The base metals are in a stronger mood this morning, Wednesday August 16, as markets stabilise following the recent spate of risk aversion created by rising tensions between the USA and North Korea, while a slightly softer tone in the dollar has lent modest support to the precious metals.
In the precious metals, gold has stabilised above $1,270 per oz after upbeat retail sales figures from the USA, together with improved risk appetite, triggered a deeper correction from August 11’s closing level of around $1,289. The complex was up by a net 0.2% at the time of writing.
On the Shanghai Futures Exchange (SHFE) this morning, zinc prices are up by 1.9% and aluminium by 2%, although copper, nickel and tin are in negative territory at the time of writing.
In other metals in China, September iron ore prices on the Dalian Commodity Exchange up by a modest 1.2% at 569.5 yuan per tonne while steel rebar futures on the SHFE are down by 0.7%.
Equities have seen a mixed start in Asia, echoing the sentiment in US markets on Tuesday; the Hang Seng was up 0.6%, while the Nikkei and CSI 300 were down by 0.1% and 0.2%, respectively.
In other markets oil prices have seen a stronger start with Nymex crude trading up 0.5% ahead of data which is expected to show a drop in crude oil inventories in the USA. The dollar index currently stands at 93.83, after closing on Tuesday with a 0.4% gain after strong retail sales figures from the USA bolstered expectations for third-quarter growth. The index set a low of 92.84 on August 3.
The macroeconomic agenda is busy today with the initial focus on the preliminary reading of second-quarter eurozone GDP. Despite the small pick-up in momentum reported from Germany last week and stronger signals from France recently, eurozone growth is forecast to be unchanged from the 0.6% rate reported in the first quarter. UK employment figures are also scheduled ahead of housing market figures from the USA. Building permits are forecast at an annualised 1.25 million units after they increased to 1.28 million units in June. Housing starts are seen stabilising at an annualised 1.22 million units, supported by strong job growth, improving wages and historically low mortgage rates.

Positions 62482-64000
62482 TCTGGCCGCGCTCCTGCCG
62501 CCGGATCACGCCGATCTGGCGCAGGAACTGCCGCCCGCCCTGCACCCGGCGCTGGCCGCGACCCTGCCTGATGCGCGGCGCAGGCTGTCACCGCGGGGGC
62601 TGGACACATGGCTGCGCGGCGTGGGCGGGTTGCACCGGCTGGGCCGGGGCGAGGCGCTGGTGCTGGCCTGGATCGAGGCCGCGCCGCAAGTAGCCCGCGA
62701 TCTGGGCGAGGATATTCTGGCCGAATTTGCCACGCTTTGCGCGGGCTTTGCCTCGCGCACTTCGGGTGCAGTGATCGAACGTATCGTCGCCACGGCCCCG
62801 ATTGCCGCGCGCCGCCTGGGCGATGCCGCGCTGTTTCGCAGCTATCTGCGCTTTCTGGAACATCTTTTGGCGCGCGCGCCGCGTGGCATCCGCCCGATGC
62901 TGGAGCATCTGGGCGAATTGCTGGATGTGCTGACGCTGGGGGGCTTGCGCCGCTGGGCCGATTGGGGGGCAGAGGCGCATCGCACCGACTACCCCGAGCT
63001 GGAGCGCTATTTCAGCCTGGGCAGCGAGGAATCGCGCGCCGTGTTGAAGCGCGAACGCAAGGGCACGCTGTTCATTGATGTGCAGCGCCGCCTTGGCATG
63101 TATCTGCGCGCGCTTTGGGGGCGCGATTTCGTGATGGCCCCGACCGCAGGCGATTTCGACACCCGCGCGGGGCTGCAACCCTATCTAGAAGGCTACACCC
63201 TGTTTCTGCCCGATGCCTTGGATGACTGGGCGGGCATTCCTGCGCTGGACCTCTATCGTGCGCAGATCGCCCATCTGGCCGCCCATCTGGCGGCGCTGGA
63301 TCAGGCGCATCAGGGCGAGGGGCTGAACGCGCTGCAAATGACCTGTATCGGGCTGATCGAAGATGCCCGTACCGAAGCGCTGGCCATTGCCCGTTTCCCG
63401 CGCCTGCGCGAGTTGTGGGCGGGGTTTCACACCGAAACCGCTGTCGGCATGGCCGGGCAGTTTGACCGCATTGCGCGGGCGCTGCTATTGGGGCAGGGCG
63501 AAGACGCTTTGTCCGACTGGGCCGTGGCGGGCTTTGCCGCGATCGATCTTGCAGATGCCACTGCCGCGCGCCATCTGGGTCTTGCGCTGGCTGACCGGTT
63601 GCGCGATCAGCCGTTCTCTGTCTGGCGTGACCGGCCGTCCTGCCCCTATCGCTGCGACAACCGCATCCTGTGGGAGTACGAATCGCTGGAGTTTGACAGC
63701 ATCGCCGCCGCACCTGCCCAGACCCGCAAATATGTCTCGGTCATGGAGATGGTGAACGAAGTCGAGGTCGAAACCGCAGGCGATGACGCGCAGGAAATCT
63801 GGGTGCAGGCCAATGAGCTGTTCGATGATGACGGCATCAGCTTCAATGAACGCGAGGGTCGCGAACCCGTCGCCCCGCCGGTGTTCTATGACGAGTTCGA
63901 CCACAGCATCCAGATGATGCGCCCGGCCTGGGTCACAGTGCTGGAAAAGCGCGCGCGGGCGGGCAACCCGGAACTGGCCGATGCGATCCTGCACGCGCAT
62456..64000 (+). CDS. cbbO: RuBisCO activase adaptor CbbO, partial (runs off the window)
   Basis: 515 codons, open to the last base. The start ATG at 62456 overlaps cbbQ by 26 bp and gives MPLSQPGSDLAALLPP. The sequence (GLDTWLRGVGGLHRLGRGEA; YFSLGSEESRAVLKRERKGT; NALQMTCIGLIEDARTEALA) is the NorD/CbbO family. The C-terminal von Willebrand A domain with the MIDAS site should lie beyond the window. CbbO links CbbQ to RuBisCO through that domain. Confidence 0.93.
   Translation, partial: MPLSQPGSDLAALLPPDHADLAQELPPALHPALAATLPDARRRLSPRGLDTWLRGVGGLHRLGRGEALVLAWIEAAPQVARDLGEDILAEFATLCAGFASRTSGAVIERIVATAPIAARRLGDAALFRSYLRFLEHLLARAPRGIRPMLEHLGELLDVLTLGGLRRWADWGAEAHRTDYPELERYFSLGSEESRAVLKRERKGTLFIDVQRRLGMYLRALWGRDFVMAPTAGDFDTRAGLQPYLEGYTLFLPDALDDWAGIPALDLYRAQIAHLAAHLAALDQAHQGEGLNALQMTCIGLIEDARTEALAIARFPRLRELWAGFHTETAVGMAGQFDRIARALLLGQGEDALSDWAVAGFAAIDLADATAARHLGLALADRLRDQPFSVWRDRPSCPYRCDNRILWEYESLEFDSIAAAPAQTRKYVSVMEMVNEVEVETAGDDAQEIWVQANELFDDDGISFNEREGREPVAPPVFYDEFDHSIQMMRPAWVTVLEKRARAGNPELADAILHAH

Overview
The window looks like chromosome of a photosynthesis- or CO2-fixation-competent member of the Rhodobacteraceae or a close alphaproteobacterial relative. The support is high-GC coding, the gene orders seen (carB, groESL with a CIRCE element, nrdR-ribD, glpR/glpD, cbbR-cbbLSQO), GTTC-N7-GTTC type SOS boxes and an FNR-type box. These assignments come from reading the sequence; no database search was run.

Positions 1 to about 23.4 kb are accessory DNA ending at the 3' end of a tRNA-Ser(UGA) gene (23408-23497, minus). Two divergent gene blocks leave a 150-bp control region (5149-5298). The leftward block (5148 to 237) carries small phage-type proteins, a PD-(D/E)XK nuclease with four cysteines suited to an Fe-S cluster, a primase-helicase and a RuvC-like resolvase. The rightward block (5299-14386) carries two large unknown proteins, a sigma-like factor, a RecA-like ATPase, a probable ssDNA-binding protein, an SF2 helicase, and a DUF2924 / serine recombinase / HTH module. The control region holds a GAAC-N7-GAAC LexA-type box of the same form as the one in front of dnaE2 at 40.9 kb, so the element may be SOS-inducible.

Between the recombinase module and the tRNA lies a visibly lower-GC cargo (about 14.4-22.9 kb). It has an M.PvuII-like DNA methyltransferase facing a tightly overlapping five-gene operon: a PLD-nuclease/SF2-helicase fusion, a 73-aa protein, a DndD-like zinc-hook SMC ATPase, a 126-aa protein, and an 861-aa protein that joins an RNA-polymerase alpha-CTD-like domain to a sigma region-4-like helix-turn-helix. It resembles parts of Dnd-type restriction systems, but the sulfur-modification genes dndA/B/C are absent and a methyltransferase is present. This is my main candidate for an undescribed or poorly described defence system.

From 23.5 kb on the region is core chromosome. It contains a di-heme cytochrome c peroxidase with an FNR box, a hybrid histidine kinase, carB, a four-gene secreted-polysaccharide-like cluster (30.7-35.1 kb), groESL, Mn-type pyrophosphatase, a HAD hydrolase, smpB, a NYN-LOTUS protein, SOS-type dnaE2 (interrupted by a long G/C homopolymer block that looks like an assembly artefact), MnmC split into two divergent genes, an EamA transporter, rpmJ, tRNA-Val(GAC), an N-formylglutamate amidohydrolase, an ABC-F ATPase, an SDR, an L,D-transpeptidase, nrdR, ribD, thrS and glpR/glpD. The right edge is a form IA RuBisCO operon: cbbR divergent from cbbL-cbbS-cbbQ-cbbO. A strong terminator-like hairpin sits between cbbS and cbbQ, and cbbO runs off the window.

The minutes of the US Federal Open Market Committee’s July meeting are also due, although no surprises are expected.
For the base metals, recent fundamental developments should help to provide underlying support and there could be additional option-related volatility in aluminium and zinc given large call positions around the $2,100 and $3,000 strikes. Settlements against the August prompt could also create volatility. But considering the scale of recent events there is the danger of some bullish exhaustion with a modest profit-taking correction likely in the short term.
The precious metals appear to have found support at current levels. We expect gold will continue to find an element of dip-buying support given the current geopolitical climate. But the fact recent gains in both silver and platinum were fuelled by short covering rather than fresh longs suggests speculative investors are not overly bullish and both metals will be vulnerable to further pressure if bearish speculators re-engage.
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